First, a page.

Can You Hear Me? Hearing Loss May Result in Dementia
By Pamela D. Wilson, CSA, MS, BS/BA, CG
The prevalence of dementia is projected to double every 20 years such that by 2050 more than 100 million people or nearly 1 in 85 persons will be affected worldwide. (Ferri, World Alzheimer’s Report)
A diagnosis of dementia results from a variety of conditions and health concerns including heart and vascular concerns, diabetes, a low level of involvement in leisure and social activities, and sedentary behavior that results in physical disability and isolation. Hearing loss may also contribute to a diagnosis of dementia.
Hearing loss is a condition, much like diabetes and dementia, that may be undiagnosed for years. Individuals with hearing loss are more likely to report depression as a result from social isolation, to report anxiety and paranoia related to hearing conversations incorrectly or not hearing at all. Hearing loss occurs at any age and for many reasons.
Presbycusis is the term for a decrease in hearing due to aging. Individuals most often lose the ability to hear in the higher ranges that negatively effects the ability to hear soft consonants, for example s, sh, t, or th.
If someone has ever told you that you are mumbling, they may be experiencing hearing loss in the higher ranges or hearing. Background noise also affects the ability to hear. Approximately 50% of people between age 70-74 experience some level of hearing loss.
The negative results of hearing loss are many and include: avoiding social situations due to embarrassment of being unable to hear, loneliness, an increased number of falls and accidents, diminished psychological and overall health, and a higher probability of cognitive decline that results in a diagnosis of dementia. It is believed that hearing loss places stress on the brain resulting in the brain working harder to comprehend information and to understand conversations.
If you have ever attempted to have a conversation with an individual with hearing loss, you know that this can be challenging. You may have to speak directly into the person’s ear or become a scribe and write down the words you are attempting to speak. This process can be tiring and make conversations or socializing difficult. Eventually family or friends may just give up attempting to have conversations because the effort to have even a simple conversation is time consuming and frustrating.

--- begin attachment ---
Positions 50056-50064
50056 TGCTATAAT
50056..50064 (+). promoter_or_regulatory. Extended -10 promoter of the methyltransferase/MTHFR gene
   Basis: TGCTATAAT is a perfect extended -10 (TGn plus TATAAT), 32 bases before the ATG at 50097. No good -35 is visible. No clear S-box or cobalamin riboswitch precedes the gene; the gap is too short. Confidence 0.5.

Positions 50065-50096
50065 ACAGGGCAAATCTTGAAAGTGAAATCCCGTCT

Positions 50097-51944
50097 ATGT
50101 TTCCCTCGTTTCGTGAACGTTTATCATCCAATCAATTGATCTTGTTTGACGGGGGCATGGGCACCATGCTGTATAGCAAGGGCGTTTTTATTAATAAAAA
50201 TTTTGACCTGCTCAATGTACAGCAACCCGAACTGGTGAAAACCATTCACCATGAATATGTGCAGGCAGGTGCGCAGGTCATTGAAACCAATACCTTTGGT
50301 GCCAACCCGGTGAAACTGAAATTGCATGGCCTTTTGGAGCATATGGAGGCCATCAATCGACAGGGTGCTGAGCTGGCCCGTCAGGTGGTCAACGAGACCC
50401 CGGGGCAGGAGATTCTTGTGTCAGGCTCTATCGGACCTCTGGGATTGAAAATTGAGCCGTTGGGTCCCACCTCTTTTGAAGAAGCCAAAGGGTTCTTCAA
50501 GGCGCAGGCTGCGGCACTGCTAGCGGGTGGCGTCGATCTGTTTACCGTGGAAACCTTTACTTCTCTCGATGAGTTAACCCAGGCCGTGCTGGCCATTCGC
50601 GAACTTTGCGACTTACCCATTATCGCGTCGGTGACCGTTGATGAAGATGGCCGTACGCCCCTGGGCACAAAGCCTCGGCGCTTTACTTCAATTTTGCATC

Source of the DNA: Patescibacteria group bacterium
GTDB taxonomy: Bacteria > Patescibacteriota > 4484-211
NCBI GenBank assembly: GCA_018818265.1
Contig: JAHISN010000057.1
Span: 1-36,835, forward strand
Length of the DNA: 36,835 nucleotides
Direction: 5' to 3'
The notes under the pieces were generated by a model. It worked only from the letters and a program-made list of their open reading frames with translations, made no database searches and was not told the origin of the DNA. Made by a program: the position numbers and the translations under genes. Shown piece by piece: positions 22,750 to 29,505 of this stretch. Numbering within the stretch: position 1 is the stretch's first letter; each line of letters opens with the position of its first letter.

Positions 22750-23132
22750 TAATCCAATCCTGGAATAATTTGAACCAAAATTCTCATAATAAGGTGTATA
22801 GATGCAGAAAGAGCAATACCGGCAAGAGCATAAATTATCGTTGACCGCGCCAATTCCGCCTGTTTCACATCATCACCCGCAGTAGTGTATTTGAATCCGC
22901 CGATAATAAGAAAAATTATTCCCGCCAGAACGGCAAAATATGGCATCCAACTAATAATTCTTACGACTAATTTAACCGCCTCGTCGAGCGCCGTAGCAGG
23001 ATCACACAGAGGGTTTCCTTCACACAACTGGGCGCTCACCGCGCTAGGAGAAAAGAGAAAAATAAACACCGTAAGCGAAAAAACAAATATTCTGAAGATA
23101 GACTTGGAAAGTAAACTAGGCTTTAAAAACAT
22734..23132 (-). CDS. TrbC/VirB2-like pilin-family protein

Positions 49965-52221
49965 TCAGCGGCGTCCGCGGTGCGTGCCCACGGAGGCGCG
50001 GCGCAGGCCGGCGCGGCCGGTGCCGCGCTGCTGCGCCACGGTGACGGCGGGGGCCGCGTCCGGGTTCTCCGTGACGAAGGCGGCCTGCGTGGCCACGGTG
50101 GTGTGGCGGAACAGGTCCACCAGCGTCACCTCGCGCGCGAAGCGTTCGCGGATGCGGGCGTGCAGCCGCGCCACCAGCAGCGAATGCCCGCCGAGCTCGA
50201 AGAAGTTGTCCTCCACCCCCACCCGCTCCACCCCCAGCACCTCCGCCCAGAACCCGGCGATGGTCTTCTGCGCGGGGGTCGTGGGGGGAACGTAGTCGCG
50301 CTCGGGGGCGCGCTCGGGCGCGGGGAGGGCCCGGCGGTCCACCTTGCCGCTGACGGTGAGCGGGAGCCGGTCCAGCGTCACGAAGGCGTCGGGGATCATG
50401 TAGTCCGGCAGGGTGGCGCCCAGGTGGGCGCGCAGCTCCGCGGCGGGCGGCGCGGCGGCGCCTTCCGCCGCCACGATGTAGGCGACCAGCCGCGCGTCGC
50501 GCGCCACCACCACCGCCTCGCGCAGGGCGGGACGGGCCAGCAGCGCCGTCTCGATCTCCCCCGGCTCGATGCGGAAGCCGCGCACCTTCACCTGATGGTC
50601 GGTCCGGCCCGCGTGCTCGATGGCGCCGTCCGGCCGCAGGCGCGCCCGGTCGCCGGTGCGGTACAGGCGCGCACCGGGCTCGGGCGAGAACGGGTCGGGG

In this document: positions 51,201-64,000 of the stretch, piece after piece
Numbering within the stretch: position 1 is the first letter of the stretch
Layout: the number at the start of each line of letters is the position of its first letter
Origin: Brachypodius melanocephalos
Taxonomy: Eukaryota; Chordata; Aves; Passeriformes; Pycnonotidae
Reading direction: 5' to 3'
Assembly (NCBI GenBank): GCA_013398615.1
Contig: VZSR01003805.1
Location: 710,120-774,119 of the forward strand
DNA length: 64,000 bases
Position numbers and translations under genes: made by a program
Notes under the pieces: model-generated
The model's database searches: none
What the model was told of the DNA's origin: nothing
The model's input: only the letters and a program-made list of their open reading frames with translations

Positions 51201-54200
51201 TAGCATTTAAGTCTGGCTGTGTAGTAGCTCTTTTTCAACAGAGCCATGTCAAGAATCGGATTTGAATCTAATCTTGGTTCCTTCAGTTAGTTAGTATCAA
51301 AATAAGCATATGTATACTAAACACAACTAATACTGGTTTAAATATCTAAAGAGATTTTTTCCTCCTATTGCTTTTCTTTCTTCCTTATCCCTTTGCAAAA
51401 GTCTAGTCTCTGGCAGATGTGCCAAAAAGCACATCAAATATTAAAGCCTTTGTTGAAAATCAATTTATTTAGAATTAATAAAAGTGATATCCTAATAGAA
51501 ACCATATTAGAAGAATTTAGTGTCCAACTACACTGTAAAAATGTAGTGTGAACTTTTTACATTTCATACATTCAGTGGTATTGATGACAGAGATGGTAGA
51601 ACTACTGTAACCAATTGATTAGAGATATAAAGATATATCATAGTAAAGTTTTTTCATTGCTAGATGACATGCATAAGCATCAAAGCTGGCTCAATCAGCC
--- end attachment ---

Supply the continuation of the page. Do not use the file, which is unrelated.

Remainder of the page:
The benefits of correcting hearing loss as related to cognition are significant. Those who wear hearing aids will tell you that the brain has to relearn to hear sounds when hearing aids are worn after a period of hearing loss that was not identified or addressed. Initially, when wearing hearing aids, simple sounds like the rustling of a newspaper or dropping a spoon on the floor may be annoying.
If the brain loses the ability to hear sounds, imagine what other parts of the brain may be affected when individuals experience hearing loss over an extended period of time. Might it also be said that for persons who give up reading or intellectual pursuits that the brain also starves in these areas? What about physical activity, does the body atrophy and forget how to move? The brain is the computer that runs our entire body. A lack of use of the brain in any single area might severely effect many other areas of our physical and cognitive abilities.
Barriers to hearing aids are usually cost and more often vanity. Hearing aids may be compared to having to use a walker or a cane or may lead one to believe that they will be perceived as old if hearing aids are used. With technology today, hearing aids should be viewed as comparable to cellphones and other electronic devices. Why not be the first one with the latest hearing devices?
The risk to health and cognition of not wearing hearing aids are significant. Statistics show that only 20% of people with hearing loss have taken any type of corrective action. Many times, we simply are unaware that we are experiencing hearing loss unless we have our hearing tested. Thirty-five million Americans experience hearing loss yet only about 1/3 or 10 million wear hearing devices.
As you might imagine, technological advances with respect to hearing aids have been significant. There are hearing aids that are worn over the ear, which may be considered the old type of hearing aid. There are hearing aids that fit inside the ear. There are hearing aids that pair with blue tooth devices and that can be programmed by your cellphone. The technology for hearing aids today might amaze you.
If you think you are experiencing hearing loss, it’s worth your time to be tested. You may learn that you’re missing out on a significant part of the world due to hearing loss. If you need hearing aids, consider the fact that you also might be preventing a potential decrease in cognition.
Can you hear me? Hearing loss may result in a diagnosis of dementia.
Ferri CP, Prince M, Brayne C, et al; Alzheimer’s Disease International. Global prevalence of dementia: a Delphi consensus study. Lancet. 2005;366(9503):2112- 2117.
Alzheimer’s Disease International. World Alzheimer Report 2009. In: Prince M, Jackson J, eds. London, England: Alzheimer’s Disease International; 2009. 3. Brookmeyer R, Johnson E, Ziegler-Graham K, Arrighi HM. Forecasting the global
©2017 Pamela D. Wilson. All Rights Reserved.